Implants should be a standard

Columns , Current Issue
Editor’s intro: Dr. Roger P. Levin discusses recommending implants as a standard offering in a dental practice as a win-win for both the clinician and the patient.

Dental implants are now a major part of dentistry and should be thought of as a standard. I won’t go so far as to suggest that they are standard-of-care (the definition of which is a bit of a gray area sometimes), but from a practice management standpoint, I will suggest that dental implants should be a standard offering to any patients who are missing teeth. Taking it a step even further, I would suggest that dental implants are a key component of increasing practice production — the essential factor in the success of any dental practice.

As a quick review, osseointegrated implants had their birth in the early 1980s. By the 1990s, implant placement was becoming routine for oral surgeons, periodontists, and a very small segment of general dentists. Over time, dental implants have continually demonstrated high success rates, which motivated an increasing number of general dentists to refer patients for implant placement and to learn implant restorative dentistry. Today, dental implants for many practices are routine, and many dentists automatically recommend dental implants for missing teeth. The truth is that dental implants improve the quality of life for almost any patient and should now be thought of not only as a “standard” but also, in most cases, as the “ideal” treatment.

So why aren’t more patients receiving implants? The primary reason is the cost and lack of insurance coverage. Many more dental implants would be placed if they were less expensive to the patient. This dynamic needs to be offset by excellent case presentation that motivates patients to seek a surgical consult or accept dental implant treatment. Improved case presentation is the key to increasing the number of implants placed and restored and could allow the field of dental implants to grow exponentially.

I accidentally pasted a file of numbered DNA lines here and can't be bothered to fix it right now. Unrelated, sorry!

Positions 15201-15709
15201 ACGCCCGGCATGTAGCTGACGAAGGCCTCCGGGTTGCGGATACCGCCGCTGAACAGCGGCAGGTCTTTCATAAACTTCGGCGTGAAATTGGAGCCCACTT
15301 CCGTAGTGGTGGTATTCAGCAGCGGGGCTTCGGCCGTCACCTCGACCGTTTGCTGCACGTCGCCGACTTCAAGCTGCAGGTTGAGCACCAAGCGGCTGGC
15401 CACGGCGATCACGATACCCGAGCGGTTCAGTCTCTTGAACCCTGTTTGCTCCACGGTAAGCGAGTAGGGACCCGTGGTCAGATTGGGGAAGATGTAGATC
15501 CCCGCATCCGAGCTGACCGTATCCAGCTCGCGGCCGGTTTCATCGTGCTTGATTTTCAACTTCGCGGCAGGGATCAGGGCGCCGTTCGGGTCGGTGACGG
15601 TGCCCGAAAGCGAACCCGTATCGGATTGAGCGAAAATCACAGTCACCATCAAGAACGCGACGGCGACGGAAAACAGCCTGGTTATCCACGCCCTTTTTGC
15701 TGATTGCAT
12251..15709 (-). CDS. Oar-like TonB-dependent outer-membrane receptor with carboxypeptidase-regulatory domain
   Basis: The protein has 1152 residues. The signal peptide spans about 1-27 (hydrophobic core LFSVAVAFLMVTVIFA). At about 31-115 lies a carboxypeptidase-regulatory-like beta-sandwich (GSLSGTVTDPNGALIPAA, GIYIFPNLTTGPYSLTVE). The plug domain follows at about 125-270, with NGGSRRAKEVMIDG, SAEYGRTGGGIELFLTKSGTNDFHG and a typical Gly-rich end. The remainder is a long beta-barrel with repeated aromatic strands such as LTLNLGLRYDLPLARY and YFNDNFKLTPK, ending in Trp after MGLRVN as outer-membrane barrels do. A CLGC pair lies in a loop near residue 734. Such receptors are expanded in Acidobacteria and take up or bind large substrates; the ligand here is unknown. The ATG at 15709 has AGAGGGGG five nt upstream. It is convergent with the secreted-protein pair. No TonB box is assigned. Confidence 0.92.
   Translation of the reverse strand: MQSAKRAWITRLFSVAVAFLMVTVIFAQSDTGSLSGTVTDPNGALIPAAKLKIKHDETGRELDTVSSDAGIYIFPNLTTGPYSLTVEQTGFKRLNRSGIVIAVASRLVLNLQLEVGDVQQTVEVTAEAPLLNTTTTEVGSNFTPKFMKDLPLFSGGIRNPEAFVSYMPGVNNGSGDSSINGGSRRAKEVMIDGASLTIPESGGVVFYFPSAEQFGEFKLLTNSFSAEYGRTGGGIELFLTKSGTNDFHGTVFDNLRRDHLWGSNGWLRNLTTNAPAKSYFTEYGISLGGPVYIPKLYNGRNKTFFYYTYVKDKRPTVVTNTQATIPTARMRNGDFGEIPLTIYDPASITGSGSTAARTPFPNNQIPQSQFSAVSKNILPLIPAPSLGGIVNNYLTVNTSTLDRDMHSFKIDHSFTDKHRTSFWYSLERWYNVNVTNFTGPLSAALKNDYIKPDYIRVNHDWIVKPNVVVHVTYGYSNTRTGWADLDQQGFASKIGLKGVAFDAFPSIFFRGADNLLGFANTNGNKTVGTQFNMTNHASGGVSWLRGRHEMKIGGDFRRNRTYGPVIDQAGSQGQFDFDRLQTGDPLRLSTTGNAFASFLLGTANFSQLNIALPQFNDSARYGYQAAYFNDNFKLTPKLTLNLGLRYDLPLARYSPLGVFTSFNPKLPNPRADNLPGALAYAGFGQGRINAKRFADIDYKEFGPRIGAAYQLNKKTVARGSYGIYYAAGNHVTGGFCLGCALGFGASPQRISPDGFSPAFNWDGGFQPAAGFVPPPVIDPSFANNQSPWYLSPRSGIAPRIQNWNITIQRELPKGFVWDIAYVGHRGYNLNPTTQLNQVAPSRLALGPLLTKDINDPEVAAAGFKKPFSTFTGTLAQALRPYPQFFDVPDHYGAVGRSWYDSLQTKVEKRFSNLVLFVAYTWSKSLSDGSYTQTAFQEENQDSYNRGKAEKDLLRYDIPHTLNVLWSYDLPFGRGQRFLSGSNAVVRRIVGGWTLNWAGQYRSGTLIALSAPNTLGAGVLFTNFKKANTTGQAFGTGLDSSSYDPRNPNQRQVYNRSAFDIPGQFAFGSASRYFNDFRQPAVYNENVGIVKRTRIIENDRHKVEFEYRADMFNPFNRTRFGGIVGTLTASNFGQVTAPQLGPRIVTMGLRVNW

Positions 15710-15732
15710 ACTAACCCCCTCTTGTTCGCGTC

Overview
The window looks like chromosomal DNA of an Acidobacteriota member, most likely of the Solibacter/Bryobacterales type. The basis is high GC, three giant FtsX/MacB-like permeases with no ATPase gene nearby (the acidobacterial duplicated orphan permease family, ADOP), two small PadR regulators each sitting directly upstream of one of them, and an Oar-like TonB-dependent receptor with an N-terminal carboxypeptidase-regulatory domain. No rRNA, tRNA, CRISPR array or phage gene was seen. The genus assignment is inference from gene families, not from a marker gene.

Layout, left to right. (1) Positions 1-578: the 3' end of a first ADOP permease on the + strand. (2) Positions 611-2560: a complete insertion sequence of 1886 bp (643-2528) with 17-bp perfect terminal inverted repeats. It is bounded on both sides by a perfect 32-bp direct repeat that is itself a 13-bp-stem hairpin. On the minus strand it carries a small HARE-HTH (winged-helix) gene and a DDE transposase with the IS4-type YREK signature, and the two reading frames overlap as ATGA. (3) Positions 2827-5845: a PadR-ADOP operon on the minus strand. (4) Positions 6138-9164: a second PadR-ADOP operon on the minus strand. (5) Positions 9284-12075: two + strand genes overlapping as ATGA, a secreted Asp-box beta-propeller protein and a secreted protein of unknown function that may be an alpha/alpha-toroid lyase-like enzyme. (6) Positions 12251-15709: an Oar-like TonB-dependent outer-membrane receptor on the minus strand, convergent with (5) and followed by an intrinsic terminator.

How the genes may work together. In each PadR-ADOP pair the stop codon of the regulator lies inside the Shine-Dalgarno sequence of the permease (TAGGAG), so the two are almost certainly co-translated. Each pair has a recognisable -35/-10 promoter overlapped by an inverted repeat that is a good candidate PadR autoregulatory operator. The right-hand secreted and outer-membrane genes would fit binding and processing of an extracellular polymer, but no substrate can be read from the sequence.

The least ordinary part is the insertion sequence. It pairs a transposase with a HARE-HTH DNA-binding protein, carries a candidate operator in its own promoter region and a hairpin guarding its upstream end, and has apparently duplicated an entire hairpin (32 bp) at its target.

Here are three recommendations to increase dental implant case acceptance.

1. Make a commitment for both dentists and hygienists to recommend dental implants to every edentulous patient. The practice should begin to think of dental implants as a “standard” that is automatically offered to patients and, in most cases, it should be recommended as the “ideal” treatment. Don’t think about cost as much as what is best for the patient. Very few patients would agree to have a less expensive hip replacement in order to save money.

Dental implants should become an automatic part of the practice culture. Everyone in the office (including the front desk) should understand them and be positive about the high quality they provide and the quality-of-life enhancement the patient will receive.

2. Identify three key benefits of dental implants, unique to each patient, and then repeat those benefits at least three times in the presentation. Adults learn in threes. Too many practices overemphasize the technical factors of implants rather than the benefits. You might choose to focus on comfort, convenience, retention, longevity, eating, smiling, the more natural feel, etc. Patients need to understand the benefits in order to make a decision, especially when they consider implants to be a complex or unfamiliar procedure.

3. Be sure that every patient knows, prior to hearing any fees, that there are several financial options including patient financing. As I’ve stated time and again in numerous seminars, “In the end it always comes down to money.” This is normal and to be expected. If the practice simply announces a very high fee for implant dentistry, that’s the last thing many patients hear. If you begin the fee discussion by letting patients know that there are several financial options available that will help them to afford treatment, they will be more open to accepting your recommendations. Dental implants are a growth field but have the potential to grow exponentially faster. The key is to begin to think of dental implants as a standard and often the ideal treatment. As this confidence grows within the culture of a practice, you can then implement excellent techniques, such as those described above, to increase dental implant case acceptance. In the world of win-win, the patient wins, and the practice wins.

Dr. Roger P. Levin

When recommending implants as a standard offering, Dr. Eddie Scher and Sarah Payne discuss other ways to guide patients to a safer and successful experience. See the article here.